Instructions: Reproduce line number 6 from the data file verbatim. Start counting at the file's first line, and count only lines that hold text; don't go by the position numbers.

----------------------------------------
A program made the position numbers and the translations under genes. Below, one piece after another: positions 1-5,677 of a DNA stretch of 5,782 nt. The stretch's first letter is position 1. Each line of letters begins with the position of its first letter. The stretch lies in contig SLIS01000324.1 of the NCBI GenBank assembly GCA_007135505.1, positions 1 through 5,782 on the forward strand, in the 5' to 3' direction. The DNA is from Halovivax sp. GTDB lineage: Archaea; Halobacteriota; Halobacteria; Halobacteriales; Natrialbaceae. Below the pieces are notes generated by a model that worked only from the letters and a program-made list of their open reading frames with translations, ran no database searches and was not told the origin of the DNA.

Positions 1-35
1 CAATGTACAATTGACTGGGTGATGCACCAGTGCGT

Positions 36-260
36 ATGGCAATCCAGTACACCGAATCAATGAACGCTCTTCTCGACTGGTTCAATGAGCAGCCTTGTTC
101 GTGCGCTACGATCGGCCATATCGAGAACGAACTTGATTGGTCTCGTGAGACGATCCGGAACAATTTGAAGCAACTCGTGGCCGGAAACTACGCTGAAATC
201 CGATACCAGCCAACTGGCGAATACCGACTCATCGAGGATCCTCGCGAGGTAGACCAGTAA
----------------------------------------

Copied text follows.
101 GTGCGCTACGATCGGCCATATCGAGAACGAACTTGATTGGTCTCGTGAGACGATCCGGAACAATTTGAAGCAACTCGTGGCCGGAAACTACGCTGAAATC